"They reduced the country's social infrastucture to complete ruin while depriving individuals of rights and freedoms and reducing them to slaves living inhumane lives," he added in a speech to mark the 1979 anniversary when Vietnamese-backed troops retook Phnom Penh.

For the second year in a row, Chea Sim reaffirmed the CPP's commitment to a UN-Cambodia tribunal established to try former Khmer Rouge leaders despite allegations by some groups that the CPP had tried to stall the hearings.

Five former Khmer Rouge leaders are in custody awaiting trial on charges of human rights abuses and war crimes. Hearings are hoped to get under way early this year, but those close to the court have already expressed concerns that the tribunal's 56-million-dollar budget would not be enough.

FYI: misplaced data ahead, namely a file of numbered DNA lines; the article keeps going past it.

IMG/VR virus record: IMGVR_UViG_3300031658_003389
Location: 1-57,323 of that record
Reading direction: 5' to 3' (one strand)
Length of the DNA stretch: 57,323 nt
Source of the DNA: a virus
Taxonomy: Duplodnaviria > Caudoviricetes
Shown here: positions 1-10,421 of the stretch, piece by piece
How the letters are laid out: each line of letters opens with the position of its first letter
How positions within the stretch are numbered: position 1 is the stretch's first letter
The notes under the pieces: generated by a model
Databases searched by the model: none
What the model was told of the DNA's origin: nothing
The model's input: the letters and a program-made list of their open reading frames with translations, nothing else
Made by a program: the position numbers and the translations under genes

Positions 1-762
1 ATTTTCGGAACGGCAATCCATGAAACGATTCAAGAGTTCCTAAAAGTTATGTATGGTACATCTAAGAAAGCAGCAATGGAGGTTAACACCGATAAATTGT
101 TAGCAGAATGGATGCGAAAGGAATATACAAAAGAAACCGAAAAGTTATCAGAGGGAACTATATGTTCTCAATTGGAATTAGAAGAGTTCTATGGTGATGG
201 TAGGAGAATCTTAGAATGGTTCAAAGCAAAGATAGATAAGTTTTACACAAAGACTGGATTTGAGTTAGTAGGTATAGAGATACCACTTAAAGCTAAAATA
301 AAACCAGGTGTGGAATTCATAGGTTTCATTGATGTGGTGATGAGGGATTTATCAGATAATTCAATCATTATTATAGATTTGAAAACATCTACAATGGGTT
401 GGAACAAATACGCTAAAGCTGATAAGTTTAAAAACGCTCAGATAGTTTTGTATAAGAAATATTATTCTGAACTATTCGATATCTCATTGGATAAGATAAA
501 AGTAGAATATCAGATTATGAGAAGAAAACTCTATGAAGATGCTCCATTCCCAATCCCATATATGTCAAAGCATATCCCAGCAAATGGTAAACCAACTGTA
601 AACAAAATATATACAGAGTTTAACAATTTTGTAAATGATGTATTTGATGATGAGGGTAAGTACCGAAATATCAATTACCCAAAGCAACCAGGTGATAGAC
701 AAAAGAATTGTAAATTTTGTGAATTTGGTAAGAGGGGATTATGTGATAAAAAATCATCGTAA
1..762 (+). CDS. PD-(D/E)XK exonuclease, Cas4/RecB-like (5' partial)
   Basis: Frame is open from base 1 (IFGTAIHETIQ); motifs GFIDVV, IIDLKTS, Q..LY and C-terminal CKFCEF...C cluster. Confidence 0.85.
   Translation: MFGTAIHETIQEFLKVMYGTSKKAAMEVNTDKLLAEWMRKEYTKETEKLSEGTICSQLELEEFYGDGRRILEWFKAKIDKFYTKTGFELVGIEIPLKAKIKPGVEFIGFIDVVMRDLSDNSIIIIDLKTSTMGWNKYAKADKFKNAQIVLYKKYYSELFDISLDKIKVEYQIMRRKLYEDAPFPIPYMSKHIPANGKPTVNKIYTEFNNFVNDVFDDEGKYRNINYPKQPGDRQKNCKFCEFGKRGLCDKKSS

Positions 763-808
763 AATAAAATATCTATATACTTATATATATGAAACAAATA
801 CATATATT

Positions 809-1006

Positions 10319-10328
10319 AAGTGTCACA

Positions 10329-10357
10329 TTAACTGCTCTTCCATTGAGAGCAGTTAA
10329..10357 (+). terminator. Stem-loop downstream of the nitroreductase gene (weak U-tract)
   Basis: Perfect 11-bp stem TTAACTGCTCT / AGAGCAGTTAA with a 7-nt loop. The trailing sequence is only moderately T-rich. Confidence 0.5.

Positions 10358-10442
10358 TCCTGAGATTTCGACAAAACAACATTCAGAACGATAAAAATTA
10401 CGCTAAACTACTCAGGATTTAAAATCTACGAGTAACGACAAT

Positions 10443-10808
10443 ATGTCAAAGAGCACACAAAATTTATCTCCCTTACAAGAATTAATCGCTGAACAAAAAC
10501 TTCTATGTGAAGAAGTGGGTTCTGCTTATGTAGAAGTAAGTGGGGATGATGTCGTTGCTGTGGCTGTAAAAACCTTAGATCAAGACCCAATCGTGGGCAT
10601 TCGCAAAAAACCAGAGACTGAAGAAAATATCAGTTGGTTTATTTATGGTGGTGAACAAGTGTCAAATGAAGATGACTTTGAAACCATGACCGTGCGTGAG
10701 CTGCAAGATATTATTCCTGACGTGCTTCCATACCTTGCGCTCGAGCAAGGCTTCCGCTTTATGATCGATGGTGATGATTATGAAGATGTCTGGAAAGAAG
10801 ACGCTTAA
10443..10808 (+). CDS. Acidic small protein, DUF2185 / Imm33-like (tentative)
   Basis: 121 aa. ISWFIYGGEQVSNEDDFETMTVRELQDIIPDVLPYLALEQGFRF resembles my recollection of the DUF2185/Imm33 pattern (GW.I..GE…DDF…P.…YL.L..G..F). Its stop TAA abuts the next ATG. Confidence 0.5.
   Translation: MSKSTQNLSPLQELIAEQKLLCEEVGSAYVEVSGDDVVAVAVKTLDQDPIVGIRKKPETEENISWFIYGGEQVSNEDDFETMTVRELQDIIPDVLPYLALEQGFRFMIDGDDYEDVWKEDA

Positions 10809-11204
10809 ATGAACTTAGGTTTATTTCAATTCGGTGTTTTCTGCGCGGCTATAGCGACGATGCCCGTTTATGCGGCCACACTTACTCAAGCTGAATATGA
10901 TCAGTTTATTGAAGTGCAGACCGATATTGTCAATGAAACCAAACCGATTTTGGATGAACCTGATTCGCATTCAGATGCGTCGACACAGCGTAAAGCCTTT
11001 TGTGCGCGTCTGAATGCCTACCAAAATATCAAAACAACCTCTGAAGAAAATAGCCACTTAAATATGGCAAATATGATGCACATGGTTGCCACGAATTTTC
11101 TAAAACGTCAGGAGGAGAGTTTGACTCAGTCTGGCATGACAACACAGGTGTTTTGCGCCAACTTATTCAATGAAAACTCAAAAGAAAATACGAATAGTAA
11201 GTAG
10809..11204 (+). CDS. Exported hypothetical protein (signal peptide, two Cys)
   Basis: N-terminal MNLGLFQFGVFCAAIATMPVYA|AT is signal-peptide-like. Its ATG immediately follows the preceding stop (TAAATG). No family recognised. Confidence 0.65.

Many prominent CPP members are former Khmer Rouge who became disillusioned with the movement's ultra-Maoist policies, under which up to 2 million Cambodians perished.

Key CPP cadre, including Prime Minister Hun Sen, defected to Vietnam and returned with Vietnamese backing to oust the Khmer Rouge from power.

Other parties have accused the CPP of hijacking the anniversary, but CPP officials maintained many opposition leaders fled the civil war and were not in Cambodia at the time and so do not understand history accurately.

Copyright, respective author or news agency

Andy said...

Red Pepper Magazine
7 January

’The Cambodian capital, Phnom Penh, was captured today, Vietnam and the insurgent front it is backing in Cambodia announced tonight.